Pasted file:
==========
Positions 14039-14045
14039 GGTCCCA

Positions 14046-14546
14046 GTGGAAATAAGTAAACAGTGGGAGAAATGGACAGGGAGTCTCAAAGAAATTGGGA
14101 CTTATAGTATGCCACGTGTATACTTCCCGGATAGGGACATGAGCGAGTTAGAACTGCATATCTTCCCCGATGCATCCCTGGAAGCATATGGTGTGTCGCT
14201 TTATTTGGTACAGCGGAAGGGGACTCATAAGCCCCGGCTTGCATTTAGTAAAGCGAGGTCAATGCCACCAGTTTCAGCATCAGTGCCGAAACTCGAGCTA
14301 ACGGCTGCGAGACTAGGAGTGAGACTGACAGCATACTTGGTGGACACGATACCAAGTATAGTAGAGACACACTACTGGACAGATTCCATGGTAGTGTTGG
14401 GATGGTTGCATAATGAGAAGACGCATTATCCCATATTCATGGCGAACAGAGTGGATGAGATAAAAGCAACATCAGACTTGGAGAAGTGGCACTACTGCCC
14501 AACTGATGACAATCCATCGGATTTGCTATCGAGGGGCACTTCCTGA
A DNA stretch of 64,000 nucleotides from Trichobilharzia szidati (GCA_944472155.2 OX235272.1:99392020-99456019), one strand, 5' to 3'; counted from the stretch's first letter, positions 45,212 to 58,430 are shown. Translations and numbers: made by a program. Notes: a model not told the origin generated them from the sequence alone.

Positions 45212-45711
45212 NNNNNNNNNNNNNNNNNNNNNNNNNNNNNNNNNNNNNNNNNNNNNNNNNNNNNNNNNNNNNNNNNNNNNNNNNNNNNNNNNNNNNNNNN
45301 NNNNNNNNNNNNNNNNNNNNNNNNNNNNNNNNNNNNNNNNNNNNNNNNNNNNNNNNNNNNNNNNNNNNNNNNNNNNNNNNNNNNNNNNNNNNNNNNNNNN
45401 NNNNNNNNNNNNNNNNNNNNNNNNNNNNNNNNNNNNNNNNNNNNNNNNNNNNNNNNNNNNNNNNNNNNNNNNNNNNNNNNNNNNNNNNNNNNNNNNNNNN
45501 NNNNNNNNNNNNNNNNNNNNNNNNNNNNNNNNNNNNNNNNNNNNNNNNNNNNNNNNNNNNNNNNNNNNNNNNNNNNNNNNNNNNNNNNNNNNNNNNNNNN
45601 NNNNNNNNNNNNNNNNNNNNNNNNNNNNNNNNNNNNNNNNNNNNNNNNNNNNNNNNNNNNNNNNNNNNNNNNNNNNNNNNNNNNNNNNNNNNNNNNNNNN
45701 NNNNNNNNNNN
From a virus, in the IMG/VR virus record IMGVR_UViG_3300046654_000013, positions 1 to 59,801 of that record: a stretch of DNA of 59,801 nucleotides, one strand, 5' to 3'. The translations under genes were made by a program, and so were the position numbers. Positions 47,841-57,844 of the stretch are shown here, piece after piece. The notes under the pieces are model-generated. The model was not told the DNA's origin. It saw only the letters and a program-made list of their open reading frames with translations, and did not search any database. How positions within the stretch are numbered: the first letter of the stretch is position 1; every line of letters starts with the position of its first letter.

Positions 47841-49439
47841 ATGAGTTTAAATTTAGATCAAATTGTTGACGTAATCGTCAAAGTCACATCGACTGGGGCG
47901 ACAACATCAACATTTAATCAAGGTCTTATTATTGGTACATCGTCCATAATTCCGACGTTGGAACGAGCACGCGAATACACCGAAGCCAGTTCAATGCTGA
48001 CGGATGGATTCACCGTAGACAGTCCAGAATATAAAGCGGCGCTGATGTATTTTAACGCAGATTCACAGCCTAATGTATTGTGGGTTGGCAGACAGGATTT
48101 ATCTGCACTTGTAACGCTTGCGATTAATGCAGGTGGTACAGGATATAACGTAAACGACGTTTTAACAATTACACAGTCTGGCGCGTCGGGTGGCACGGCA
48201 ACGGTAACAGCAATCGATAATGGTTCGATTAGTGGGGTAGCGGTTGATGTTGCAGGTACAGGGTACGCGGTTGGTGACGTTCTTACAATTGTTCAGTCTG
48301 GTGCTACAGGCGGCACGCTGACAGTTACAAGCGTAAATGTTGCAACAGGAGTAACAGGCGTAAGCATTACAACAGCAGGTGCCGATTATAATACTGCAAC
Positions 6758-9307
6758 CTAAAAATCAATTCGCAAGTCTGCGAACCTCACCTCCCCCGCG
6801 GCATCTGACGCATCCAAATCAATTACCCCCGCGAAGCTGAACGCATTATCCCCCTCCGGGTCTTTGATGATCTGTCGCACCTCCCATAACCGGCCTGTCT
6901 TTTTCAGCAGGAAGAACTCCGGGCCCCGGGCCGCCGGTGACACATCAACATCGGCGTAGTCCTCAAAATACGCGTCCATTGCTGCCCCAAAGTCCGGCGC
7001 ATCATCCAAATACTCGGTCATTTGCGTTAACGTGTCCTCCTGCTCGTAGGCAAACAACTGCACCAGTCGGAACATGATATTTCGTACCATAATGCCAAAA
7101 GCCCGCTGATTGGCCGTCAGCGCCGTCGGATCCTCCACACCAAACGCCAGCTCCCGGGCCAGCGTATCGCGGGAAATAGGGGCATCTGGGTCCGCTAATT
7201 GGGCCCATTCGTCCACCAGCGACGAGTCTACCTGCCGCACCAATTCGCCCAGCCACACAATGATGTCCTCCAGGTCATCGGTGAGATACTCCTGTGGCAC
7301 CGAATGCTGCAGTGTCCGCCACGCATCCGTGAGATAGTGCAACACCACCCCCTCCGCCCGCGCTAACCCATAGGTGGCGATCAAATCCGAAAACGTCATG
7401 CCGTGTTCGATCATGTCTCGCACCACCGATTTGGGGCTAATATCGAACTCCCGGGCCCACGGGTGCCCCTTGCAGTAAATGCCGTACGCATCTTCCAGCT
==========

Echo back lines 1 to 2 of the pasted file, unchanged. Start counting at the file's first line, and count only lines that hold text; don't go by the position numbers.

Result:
Positions 14039-14045
14039 GGTCCCA